- Plant a Recovery Church to decrease the 300 daily deaths from drug overdose.
- Become a Hephzibah62:4 partner church and care for vulnerable children impacted by the many crises.
- Start an Immigrant Connection center to be the church to the stranger.
A number of shining examples of these three models already exist in the Northeast District and beyond:
Lehigh Valley Recovery Church in Allentown, Pennsylvania, launched as a collaborative effort of several local Wesleyan churches. It is “a church created by the recovery community, for the recovery community” and serves individuals and families, including their children, who are finding Jesus and a community of support to come alongside them during various stages of addiction recovery. William Delgado along with three of his children, Darien, Tony and Mia, showcased the power of Jesus in redeeming their family as they performed during a Recovery Church service, singing. “Look at what he did for me. He saved my life and now I’m free.” You can watch his powerful performance and other testimonies of God’s power and faithfulness on the church’s Facebook page.
Mountain View Wesleyan Church in Bath, Pennsylvania, is a Hephzibah62:4 partner church that is impacting their community’s foster care crisis by building partnerships with other organizations, churches and local governmental agencies to invest in vulnerable children through awareness, service and foster family support. Along with providing regular tangible support directed to both youth and families impacted by local foster care, Reverend Aaron Gadsby reports they have recently completed specialized training to become a “foster friendly” church and to provide “wrap-around care” to foster families and the children who are welcomed into their church family through foster care.
Immigrant Connection New York City (NYC) opened in 2023 out of a partnership between two Wesleyan churches, Resurrection Life NYC in Manhattan and their daughter church, Esperanza de Vida, a bilingual church in Queens. Site Director, Reverend Jenn Petersen, is passionate about what their team can do to love and serve immigrant families in the city. “The immigrant population in NYC is very underserved when it comes to immigration legal services, and the need has only increased, especially recently,” said Pastor Jenn. The center is poised to provide those desperately needed legal services and the churches are each using their unique gifts to provide hope through tangible and spiritual support, welcoming immigrants of all ages into their church communities.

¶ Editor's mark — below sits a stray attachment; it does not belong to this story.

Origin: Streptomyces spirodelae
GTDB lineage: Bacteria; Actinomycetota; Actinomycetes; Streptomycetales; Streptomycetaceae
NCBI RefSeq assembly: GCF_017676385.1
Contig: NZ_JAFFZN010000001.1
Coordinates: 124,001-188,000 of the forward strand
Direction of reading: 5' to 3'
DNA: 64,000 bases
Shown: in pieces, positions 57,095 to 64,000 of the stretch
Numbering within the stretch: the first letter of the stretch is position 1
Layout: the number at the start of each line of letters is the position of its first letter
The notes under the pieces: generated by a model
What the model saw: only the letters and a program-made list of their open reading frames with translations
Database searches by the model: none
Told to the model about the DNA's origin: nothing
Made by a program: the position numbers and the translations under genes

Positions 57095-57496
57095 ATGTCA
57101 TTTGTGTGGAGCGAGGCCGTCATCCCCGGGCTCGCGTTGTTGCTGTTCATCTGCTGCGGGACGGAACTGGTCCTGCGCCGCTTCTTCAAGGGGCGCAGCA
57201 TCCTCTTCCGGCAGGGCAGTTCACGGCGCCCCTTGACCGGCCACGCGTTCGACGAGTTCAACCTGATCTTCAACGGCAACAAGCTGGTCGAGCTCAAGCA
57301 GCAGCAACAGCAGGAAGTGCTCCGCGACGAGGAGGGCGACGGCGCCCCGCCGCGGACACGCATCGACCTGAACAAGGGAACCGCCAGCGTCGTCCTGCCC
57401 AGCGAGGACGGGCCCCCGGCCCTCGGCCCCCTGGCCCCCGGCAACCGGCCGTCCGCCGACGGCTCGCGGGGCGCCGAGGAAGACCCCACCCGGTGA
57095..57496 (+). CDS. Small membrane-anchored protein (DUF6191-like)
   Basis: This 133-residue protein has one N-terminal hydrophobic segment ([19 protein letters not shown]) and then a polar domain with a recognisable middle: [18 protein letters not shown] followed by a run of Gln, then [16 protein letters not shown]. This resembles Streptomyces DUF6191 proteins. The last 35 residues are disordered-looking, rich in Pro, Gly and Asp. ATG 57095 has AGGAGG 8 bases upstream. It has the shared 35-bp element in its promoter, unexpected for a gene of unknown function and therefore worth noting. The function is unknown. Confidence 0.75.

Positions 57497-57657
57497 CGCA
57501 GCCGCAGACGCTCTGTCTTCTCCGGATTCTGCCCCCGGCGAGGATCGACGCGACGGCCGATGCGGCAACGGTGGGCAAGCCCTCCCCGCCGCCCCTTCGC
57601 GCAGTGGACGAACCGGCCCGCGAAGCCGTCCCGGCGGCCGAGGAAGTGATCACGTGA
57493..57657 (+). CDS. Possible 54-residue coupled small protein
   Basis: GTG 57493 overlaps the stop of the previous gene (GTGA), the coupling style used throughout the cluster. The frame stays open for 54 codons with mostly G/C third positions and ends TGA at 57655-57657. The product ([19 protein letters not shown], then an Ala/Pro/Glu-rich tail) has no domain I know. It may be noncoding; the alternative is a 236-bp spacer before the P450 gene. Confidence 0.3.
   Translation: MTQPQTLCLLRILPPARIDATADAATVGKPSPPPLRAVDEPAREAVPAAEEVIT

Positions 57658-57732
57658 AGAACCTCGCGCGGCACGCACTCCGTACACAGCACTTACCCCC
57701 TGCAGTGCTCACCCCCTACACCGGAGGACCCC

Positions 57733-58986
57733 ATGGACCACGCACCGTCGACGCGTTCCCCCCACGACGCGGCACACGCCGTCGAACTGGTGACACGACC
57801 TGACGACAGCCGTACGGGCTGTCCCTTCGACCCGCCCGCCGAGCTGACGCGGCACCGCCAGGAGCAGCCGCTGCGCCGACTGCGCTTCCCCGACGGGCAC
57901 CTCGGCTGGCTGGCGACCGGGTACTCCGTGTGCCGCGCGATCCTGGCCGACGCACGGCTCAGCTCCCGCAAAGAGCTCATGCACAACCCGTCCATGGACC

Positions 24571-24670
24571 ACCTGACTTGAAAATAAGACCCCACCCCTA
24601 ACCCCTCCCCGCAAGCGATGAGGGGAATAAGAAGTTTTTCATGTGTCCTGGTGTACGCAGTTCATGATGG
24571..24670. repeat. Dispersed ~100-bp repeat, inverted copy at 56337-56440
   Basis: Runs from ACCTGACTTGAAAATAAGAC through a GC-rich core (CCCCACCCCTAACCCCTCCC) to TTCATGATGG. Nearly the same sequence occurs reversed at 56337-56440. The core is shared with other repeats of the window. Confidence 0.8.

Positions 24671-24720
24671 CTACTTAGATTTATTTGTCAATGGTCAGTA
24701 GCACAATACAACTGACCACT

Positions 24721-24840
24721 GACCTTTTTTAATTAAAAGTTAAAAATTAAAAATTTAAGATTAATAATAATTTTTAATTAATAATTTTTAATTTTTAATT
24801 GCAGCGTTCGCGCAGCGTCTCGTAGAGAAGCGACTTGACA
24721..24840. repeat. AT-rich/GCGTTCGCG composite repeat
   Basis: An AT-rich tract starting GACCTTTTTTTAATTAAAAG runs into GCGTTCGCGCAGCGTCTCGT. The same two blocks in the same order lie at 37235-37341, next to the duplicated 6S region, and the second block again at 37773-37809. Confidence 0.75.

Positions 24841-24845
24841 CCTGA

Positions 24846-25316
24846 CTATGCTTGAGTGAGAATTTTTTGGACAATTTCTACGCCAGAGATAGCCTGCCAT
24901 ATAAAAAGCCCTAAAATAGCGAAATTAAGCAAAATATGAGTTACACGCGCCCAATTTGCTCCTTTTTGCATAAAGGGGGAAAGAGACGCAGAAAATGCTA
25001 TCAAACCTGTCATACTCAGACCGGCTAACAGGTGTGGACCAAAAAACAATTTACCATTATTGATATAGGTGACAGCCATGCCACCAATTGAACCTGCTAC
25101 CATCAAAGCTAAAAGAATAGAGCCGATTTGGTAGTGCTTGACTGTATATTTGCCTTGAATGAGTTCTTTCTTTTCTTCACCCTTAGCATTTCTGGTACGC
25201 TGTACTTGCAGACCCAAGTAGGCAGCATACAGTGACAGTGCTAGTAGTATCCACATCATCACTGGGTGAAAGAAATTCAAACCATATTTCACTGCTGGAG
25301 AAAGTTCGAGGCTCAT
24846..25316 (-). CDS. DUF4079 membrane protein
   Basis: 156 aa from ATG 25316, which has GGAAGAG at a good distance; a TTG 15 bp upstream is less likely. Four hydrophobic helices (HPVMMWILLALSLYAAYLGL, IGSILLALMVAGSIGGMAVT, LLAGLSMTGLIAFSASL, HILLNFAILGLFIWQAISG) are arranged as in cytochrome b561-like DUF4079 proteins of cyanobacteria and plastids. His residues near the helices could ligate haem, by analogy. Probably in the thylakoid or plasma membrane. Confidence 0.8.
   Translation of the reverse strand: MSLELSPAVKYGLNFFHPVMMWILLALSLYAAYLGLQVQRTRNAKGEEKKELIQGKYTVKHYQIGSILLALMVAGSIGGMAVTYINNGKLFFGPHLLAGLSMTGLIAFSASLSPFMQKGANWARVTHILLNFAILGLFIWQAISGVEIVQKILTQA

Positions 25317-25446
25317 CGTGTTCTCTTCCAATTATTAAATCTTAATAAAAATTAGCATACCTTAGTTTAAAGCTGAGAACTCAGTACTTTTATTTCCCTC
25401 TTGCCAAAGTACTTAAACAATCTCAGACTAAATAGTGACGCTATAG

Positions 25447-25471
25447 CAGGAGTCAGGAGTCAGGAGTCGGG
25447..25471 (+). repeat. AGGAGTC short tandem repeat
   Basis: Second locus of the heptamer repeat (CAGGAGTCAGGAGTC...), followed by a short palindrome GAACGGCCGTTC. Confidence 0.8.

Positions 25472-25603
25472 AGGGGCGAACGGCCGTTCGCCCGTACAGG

As our efforts to defend and protect the unwanted unborn continues, we as the body of Christ need to become increasingly creative and intentional about a holistic approach to upholding the sanctity of human life. It is exciting to see the innovative ways individuals and groups of Christians are using their unique gifts and experiences through The Wesleyan Church and multiplying proven models to powerfully impact the kingdom, for such a time as this.
Jodi Lewis serves as the director of Hephzibah62:4, a subsidiary of The Wesleyan Church dedicated to equipping and mobilizing local Wesleyan churches to transform the lives of vulnerable children. Wesleyan churches throughout the U.S. and Canada are encouraged to recognize Sanctity of Human Life Sunday on or near January 21, 2024. Visit hephzibah.org for more information on how you and your church can partner with Hephzibah62:4 and engage in holistic Sanctity of Human Life efforts.
 Ronald Reagan, “Proclamation 5147—National Sanctity of Human Life Day, 1984.”
 Supreme Court of Canada, https://scc-csc.lexum.com/scc-csc/scc-csc/en/item/288/index.do.